Filters in Photography and videography are essential and can sometimes be irreplaceable in some situations. Will they be useful for a GoPro user and should you include them in your GoPro accessory bag? Let`s take a look at CamKix Cinematic Filter Pack and see what filters can do if you are using a GoPro
The CamKix Cinematic Filter Pack is a set of Neutral Density filters you can use with your GoPro camera. Neutral Density filters are neutral gray filters meant to reduce the amount of light coming through the lens for greater creative control.
Here`s a definition from Wikipedia
In photography and optics, a neutral-density filter, or ND filter, is a filter that reduces or modifies the intensity of all wavelengths, or colors, of light equally, giving no changes in hue of color rendition. It can be a colorless (clear) or gray filter. The purpose of a standard photographic neutral-density filter is to reduce the amount of light entering the lens. Doing so allows the photographer to select combinations of aperture, exposure time and sensor sensitivity that would otherwise produce overexposed pictures. This is done to achieve effects such as a shallower depth of field or motion blur of a subject in a wider range of situations and atmospheric conditions.
CamKix Cinematic Filter Pack overview
So the CamKix Cinematic Filter Pack comes in a see-through plastic zip lock pouch. You get the filter set of four a cleaning cloth a security tether and the filter adapter. The filters are all packed nicely in individual plastic pouches so if you have them all scattered around in your gear bag they stay protected from any scratches, plus they are covered with antistatic film when they arrive so that`s nice.
The filters are square (with rounded corners) flat pieces that slide in the adapter.
The set includes four Neutral density filters:
- Filter adapter
So this is a simple product and you don`t need a manual or a tutorial video for this. You slap the filter adapter which is basically a plastic frame with a narrow slot over the Gopro lens and that`s it.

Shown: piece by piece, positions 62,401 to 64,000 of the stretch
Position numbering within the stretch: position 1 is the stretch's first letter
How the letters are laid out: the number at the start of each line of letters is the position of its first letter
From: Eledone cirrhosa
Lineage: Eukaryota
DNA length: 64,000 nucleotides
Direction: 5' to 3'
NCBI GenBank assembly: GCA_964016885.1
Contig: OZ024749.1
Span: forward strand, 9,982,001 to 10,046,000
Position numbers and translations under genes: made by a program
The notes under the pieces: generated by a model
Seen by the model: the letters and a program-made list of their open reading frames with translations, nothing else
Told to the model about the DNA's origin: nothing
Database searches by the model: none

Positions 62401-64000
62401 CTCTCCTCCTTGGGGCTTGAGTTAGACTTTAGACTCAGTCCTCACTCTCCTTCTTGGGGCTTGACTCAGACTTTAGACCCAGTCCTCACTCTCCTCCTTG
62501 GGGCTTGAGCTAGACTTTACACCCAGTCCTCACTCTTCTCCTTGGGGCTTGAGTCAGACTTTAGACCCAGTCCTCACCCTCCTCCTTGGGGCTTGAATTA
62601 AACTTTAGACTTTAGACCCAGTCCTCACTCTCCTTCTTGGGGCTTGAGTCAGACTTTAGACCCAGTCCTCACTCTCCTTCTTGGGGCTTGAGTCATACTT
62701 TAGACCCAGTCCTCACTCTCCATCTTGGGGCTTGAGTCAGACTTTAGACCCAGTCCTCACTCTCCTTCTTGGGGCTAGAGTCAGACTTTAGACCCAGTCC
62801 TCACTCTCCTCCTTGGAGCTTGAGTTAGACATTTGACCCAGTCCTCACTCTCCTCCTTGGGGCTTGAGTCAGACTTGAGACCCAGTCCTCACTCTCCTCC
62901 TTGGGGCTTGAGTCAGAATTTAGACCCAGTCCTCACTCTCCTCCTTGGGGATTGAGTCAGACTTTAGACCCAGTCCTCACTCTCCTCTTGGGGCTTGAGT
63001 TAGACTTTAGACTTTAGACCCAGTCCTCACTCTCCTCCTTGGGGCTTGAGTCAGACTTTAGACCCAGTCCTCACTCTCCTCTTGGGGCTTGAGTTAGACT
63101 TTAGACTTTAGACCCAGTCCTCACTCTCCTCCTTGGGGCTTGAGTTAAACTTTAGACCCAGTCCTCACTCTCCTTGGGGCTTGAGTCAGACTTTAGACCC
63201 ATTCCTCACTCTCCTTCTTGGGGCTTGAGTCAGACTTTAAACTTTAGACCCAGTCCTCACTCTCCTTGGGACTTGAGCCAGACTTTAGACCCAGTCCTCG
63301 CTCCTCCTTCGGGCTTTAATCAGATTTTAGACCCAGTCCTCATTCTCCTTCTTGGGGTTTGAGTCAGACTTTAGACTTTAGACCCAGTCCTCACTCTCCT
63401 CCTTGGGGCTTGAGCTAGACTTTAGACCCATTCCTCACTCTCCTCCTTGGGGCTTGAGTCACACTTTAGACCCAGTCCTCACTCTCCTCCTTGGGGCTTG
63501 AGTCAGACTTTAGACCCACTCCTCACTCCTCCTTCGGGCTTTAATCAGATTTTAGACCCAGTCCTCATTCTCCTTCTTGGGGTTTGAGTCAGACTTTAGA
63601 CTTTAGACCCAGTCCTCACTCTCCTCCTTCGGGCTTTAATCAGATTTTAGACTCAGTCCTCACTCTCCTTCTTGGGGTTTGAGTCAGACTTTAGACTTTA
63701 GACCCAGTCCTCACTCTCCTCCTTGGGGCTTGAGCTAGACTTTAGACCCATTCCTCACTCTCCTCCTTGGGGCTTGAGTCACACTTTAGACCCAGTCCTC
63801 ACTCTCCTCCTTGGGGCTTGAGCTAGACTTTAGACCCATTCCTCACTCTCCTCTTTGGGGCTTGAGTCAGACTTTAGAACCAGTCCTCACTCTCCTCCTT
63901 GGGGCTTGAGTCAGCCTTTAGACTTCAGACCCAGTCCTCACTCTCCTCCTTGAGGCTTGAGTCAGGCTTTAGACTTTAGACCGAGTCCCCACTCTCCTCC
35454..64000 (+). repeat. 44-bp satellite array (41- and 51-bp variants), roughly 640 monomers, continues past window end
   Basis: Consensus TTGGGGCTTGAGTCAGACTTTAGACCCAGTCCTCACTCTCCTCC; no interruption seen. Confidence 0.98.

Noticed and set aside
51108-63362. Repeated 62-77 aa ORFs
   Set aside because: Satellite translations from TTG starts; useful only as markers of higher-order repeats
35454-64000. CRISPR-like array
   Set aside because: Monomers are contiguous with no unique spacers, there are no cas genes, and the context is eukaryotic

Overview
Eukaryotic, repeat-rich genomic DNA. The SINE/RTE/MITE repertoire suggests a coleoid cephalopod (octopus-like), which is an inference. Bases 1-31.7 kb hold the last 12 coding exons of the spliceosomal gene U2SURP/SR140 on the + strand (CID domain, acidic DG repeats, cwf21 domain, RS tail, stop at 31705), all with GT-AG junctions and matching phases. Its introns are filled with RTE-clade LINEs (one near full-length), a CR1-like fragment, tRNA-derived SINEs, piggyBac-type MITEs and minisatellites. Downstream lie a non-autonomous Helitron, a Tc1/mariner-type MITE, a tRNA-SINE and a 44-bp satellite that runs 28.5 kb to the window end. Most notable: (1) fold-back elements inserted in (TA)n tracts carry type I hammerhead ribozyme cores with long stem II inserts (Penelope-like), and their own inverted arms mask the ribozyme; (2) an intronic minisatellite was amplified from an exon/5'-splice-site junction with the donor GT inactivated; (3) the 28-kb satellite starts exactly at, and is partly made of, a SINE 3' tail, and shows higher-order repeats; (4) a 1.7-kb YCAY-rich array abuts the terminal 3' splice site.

If you are going to take your camera through some wild movements or harsh environments make sure you attach the provided lanyard to the frame so if it falls off you will not lose it. Once you have the frame on just slide the filter in from the top and voila, couldn`t be any easier!
Getting them off, on the other hand, is somewhat cumbersome. The filter fits completely in the filter adapter so you have nothing to grab onto to pull it out, so you need to take off the adapter and pull it out grasping the filter with your fingers right in the middle where you really don`t want to have any smudges. So that`s probably why Camkix has added a wiping cloth to the set because you need to wipe the lens every time you remove it from the adapter. Even if your fingers are clean you want to make sure there is no grease or sweat or dirt on the filter that can ruin your shoot.
What I would like to see is a small groove in the top of the filter that I can sink my fingernails in to pull the filter out so I wouldn`t have to touch the filter that much.
CamKix Cinematic Filter Pack – how they perform?
Comparing filters is a hard and boring job, you can`t really see them in action – and you can only see the results when comparing numbers and looking at pictures. I`m not going to look for a lab to test if the ND16 really is ND16, all I can really do is slap them on and see what happens.
Here`s a test in low light, around 2 hours to sunset and the sun is already low so you already have low light conditions. Comparison shots taken with HERO4 With ProTune on, ISO limited to 100 with auto white balance and GoPro Color. No post processing except for cropping and resizing.
Here`s a side-by-side comparison starting from No filter – ND2 -ND4 – ND8 – ND16
Here, you can clearly see that the filters do actually affect the colors a bit. The difference between No Filter and ND2 is barely noticeable and you can probably use the ND4 nicely as long as you tweak the colors later in Photoshop but to me, ND8 and ND16 distort the colors too much. The filters cast a blue tone and you lose details in the mid tones and shadows. Granted, the highlights are more preserved but it`s a trade off in quality and time spent in post processing. If you really want to slow down the shutter speed for a specific scene the ND filters will save you for sure but you will need to spend some time in Photoshop later to salvage the photo.
ND filters, in general, are amazing if you want to get the nice milky white flowing water shooting a waterfall or of waves on the beach but if the filters reduce quality it makes you think… I would love to try the filters with HERO5 since it has raw files and you have so much more options in post processing.
Details are lost and it`s clearly visible that you will lose details when shooting through such a dark filter.
CamKix Cinematic Filter Pack conclusion
So what`s the GoProEssentials verdict?
It`s a tricky decision – on one hand using ND filters gives you a lot of creative freedom and if you are willing to spend a minute or two in Photoshop I would say get the filters. They are cheap, don`t take much space in your GoPro accessory bag. They cost around 20 USD and you get FOUR filters for that price – some of the more expensive ND filters cost around 100 USD for a 6 pack.
So If you have 20 bucks to spend I say why not, have fun with them and see what you can do but don`t expect any miracles.
You can get them from Camkix.com
or from AMAZON.com